Damien Hirst, the figurehead of Young British Artists, is the second most expensive contemporary artist with a record auction sale of £8.6 million (more than $17 million) in June 2007 for his Lullaby Spring, a large metallic pillbox containing 6,136 individually painted pills. Rumour has it that the White Cube Gallery in London privately sold Hirst's For The Love Of God, a platinum skull encrusted with 8,601diamonds, for $100 million. If so, that is by far the highest price paid for a work by a living artist. For Damien Hirst, winner of the 1995 Turner Prize, 2007 was a good year as his price index gained 270% over 12 months… However, the increase did not begin in 2007. In 1992, his installation entitled God, was bought in for £4,000 in London. Six years later, it fetched £170,000. Today, the smallest souvenir from the Pharmacy restaurant identifiable as having been created or conceived by Hirst sells as an icon on the market. Even a simple assembly of bottles of wine, with menus and cards from the famous restaurant sold for 420 euros in March 2007.

The third most expensive contemporary artist comes from the Land of the Rising Sun. Last May, Takashi Murakami saw one of his spectacular manga sculptures go under the hammer at $13.5 million in New York. The work, My lonesome cowboy, a sculpture representing the triumphant ejaculation of a manga-styled satyr was estimated at $3 to 4 million. At the same time, Murakami fans can buy small plastic or plush figurines at prices ranging from under 100 euros to several hundreds of euros, depending on the model and the number produced. For example, Superfalt museum a set of 10 small figurines in PVC sold for €350 last May at Pandolfini Casa d'Aste (Florence).

Just behind the top three discussed above, there is the highly controversial Maurizio CATTELAN, with a record auction price of $2.7 million in 2004 for La Nona Ora. This provocative installation, representing the Pope crushed by a meteorite, had shocked visitors to the Royal Academy of Arts London and the Venice Biennial several years earlier. Another artist above the million dollar line is Robert GOBER. On 15 May last, one of his installations with a leg (+ trouser and shoe) poking through a wall, sold for $3.2 million. The Indian artist Anish KAPOOR is now in sixth position in the ranking of 'most expensive contemporary sculptors' after a large sculpture in alabaster (1.5 metres) sold for $2.5 million in December 2007. But unlike the top three (Koons, Hirst and Murakami), niether Cattelan, nor Gober nor Kapoor have developed an alternative market destined for a wider public. Indeed, in volume terms, their annual auction turnover only represents about 10 pieces each.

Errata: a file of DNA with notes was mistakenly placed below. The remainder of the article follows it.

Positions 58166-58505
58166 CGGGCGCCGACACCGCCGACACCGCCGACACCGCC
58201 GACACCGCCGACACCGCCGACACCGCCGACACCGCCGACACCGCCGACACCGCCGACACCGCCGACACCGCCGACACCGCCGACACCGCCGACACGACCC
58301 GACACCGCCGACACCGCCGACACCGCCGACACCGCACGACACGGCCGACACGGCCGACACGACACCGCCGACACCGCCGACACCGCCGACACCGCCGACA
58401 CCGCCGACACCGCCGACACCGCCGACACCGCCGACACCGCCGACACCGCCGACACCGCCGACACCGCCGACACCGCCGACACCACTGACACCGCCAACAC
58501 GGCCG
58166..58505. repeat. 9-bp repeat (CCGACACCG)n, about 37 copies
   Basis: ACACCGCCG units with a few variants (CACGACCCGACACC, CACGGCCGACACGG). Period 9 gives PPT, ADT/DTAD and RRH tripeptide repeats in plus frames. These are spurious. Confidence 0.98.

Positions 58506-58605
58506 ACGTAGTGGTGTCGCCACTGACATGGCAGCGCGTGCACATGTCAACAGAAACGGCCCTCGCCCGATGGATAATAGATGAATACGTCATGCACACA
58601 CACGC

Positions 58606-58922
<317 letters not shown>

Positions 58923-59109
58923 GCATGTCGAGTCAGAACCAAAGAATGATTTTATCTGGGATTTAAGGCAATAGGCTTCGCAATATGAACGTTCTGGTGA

La sculpture contemporaine au firmament [juin 08]

Dans le domaine de l’art actuel, la sculpture, notamment sous sa forme d’installation, est un médium particulièrement apprécié. Les collectionneurs s’arrachent désormais à coup de dizaines de millions de dollars les pièces monumentales de Koons, Hirst et Murakami. Artprice fait le point sur le marché très médiatique de ces jeunes artistes, tous nés après 1945.
En moins d’un an, les enchères millionnaires pour des œuvres actuelles à trois dimensions se sont multipliées. En 2007, 14 pièces ont atteint le million de $. Sur les 6 premiers mois de l’année 2008, pas moins de 18 œuvres ont atteint ce seuil…

Aujourd’hui, la sculpture valorisée à coup de millions est fort éloignée de sa conception classique exprimée au XXème siècle par les modernes tels que Constantin Brancusi, Artistide Maillol ou Alberto Giacometti. Avant, sculpter désignait le fait de tailler ou de creuser, autrement dit d’enlever de la masse volumique pour mettre une image au jour. Aujourd’hui, les artistes de renoms conçoivent les œuvres et pour les réaliser travaillent à la tête de véritables fabriques dans lesquelles le champ des techniques, des matériaux et des dimensions varient à l’infini. Certaines œuvres sont aussi conçues comme de véritables épreuves scientifiques et techniques. Les compositions monumentales, voir architecturales, en acier de Richard SERRA sont la parfaite expression de la démesure de l’œuvre d’art qui flirte avec une nouvelle conception de l’espace et dont la mise en œuvre elle-même s’avère être une prouesse technique.